It is the New Year. Amit and
Naina are a young upmarket couple, just back from their vacation in Goa. The
sun, the sand and a whole lot of partying. They decide to start the New Year by
gifting themselves health.
Motivated, they buy an upscale
gym membership. Naina almost immediately decides that she needs a whole new
gear for the regimen. A new pair of sneakers, gym clothes and accessories.
After all, we are worth it, they said. So did the advertisement.
Day one was great. They met their
personal trainer who designed a personal fitness plan for them. He also helped
them warm up and get the basics right. This was good. The practice continued
the second and the third day. The fourth day the muscles were a little sore.
Naina also had a late night at work. She decided to get some rest. Amit went to
the gym, determined to be fit. The early signs of good exercise were showing on
his body and he felt happy.
Day five, then six, then seven.
Next week the frequency of visiting the gym reduced to three days. There were
late nights and early mornings at work. This is not bad, they thought, as long
as we are able to continue. One day Amit had to travel outstation for a week.
Naina did not feel like hitting the gym without him. She skipped gym for days. He
returned, tired from the travel. They decided to take a day’s rest.
They never went to the gym again.
Willpower and motivaton, it seems,
is vital for sustaining any change. However, it are finite resources (Roy
Baumeister, Willpower). Once the initial wave passes, the routines relapse to the
So what is needed for a long term
Prof. B.J. Fogg is a teacher of behavioural
sciences at Stanford University. He is obsessed with the science of behaviour
and focusses on what he calls behaviour design. He finds a place in the ‘Top
ten gurus you should know’ list by Fortune magazine.
In the behaviour model he has
built, Fogg postulates that long term sustainable change can happen only when
we eliminate the need for motivation.
With this theory he created tiny
habits. Tiny steps that require no motivation. This way a change may be
introduced that takes shape in due course.
The template for a good habit
design, he states, is as follows:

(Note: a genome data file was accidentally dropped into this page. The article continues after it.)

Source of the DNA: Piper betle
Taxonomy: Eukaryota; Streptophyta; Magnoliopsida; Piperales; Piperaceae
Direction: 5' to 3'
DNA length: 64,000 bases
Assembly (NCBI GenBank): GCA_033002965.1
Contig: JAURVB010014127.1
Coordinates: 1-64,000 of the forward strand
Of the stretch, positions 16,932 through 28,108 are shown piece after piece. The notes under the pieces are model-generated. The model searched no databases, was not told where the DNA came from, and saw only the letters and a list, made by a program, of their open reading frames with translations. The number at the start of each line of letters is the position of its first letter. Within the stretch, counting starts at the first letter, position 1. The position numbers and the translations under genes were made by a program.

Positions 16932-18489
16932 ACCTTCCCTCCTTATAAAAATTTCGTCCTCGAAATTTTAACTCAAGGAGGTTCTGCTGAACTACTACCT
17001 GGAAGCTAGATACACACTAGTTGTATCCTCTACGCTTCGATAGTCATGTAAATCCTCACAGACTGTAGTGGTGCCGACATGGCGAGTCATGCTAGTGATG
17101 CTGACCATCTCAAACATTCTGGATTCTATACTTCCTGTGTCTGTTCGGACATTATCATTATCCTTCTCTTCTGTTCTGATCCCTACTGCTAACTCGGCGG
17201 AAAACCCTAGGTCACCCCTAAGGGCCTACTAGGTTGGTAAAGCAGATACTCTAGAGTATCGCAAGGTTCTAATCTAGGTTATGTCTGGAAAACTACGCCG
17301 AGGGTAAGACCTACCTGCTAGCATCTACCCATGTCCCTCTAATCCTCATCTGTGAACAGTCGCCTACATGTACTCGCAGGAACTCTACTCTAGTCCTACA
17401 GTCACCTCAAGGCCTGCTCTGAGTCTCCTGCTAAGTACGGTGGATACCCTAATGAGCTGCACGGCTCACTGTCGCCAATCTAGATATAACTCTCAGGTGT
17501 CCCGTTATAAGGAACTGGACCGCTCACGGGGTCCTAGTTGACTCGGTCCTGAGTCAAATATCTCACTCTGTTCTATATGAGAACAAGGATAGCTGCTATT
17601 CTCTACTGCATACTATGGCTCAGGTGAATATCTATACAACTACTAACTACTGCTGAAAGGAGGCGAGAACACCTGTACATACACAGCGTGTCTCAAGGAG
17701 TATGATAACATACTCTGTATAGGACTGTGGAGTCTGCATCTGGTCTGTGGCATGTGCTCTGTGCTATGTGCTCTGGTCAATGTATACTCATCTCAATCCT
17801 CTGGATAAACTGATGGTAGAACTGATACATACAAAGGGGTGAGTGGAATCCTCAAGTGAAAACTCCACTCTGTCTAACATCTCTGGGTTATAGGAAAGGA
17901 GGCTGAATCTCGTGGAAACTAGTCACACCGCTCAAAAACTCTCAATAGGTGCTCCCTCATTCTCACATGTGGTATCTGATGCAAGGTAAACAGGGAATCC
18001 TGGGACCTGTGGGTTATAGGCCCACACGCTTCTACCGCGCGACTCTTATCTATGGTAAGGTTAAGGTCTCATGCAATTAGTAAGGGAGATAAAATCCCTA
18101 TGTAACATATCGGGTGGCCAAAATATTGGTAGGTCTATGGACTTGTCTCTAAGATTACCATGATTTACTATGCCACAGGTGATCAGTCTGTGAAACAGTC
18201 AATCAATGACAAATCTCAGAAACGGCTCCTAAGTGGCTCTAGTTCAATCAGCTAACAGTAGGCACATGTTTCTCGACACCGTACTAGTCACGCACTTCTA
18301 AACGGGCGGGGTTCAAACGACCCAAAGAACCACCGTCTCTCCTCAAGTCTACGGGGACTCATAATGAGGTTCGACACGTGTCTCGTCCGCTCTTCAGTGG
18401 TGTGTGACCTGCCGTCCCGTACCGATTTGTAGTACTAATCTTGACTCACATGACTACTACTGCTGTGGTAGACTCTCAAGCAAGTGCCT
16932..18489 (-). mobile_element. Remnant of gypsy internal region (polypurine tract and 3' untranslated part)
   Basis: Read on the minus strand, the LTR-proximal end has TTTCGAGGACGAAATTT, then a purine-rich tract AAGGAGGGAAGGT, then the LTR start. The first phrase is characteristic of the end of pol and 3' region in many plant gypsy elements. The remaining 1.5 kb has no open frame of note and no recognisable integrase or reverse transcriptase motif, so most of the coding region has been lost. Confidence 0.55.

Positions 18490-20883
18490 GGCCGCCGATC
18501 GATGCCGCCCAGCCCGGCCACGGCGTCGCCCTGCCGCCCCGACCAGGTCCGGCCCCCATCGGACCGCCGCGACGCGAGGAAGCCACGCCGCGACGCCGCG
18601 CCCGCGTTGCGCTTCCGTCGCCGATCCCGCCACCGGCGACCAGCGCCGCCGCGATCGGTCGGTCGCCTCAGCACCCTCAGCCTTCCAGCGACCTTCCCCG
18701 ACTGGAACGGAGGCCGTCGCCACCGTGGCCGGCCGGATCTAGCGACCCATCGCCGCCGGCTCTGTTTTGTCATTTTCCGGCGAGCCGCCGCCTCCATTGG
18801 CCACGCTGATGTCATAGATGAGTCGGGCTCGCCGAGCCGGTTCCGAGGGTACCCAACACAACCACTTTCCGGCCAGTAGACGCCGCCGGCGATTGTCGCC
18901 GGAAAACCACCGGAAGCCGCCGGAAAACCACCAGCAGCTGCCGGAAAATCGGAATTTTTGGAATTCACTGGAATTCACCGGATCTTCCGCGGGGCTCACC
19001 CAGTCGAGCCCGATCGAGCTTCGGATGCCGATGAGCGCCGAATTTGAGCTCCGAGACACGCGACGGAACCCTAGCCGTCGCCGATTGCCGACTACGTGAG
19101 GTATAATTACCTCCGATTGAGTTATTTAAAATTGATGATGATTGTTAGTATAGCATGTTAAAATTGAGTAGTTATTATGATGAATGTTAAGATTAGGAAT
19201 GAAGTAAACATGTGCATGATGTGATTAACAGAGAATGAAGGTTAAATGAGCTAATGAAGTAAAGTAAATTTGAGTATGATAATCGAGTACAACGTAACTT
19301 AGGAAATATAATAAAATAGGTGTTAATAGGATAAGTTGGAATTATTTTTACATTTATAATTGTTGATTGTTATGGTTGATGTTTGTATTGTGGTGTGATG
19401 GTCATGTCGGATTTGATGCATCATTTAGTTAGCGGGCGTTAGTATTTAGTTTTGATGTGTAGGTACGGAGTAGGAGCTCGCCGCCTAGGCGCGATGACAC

After I_<write anchor>_ I will_<write
A great idea right now would be
to use this template. Try designing a tiny habits for yourself.
How can it be done?
The first step is to write an anchor.
This is an existing routine after which you will perform the new action. Waking
up (hopefully), brushing your teeth, closing the door to leave home, entering
an elevator are some examples. A strong anchor is pivotal for the success of a
The anchor needs to be extremely
specific. After I finish my lunch is not a good example. A better one may be after I finish the last bite of lunch.
Anchors also determine the
frequency of a routine. If a routine is anchored on a once a day activity
(waking up in the morning) it gets done once in a day. If it’s anchored on
activities performed multiple times (getting up from the desk) the routine gets
executed multiple times.
Once the anchor is executed, the
design of habit shifts to what is to be done. This is the I Will part of the habit
This is a tiny routine that you
want to execute. Feel free to create any routine. At this stage it does not
matter. A few that I really like are I will take a deep breath, I will drink a
glass of water, I will stretch myself, I will give my wife a hug.
A rule of thumb is to keep it
less than thirty seconds. It needs to be that TINY. There is a tendency to make
the I Will difficult. Remember that what seems simple is more difficult. Exercise
the challenge to keep it simple and less than thirty seconds. Possible?
Celebrate. This is the last part
of creating a tiny habit. These celebrations are tiny acts of personal joy. An
example may be a small shout of ‘’awesome’’, a small pounding of the desk or one’s
chest. A smile to self.
Celebration creates a craving
mind causing an act to become a habit.
Design your tiny habits right
now. It doesn’t take more than five minutes. Use the template as under
After I_<write anchor>_ I will_<write
A few examples may be-
After I open eyes in the morning,
I will thank god for a fantastic day ahead and say ‘’awesome’’.
After I step out of my room in
the morning I will drink a glass of lemon and water and smile.
After I enter a meeting room in
the office, I will take a deep breath and say ‘’awesome’’.
The world is limitless. Let us
take the first step.
Vivek Slaria is a habits coach. Book time with him on twelveweek.com for life and career coaching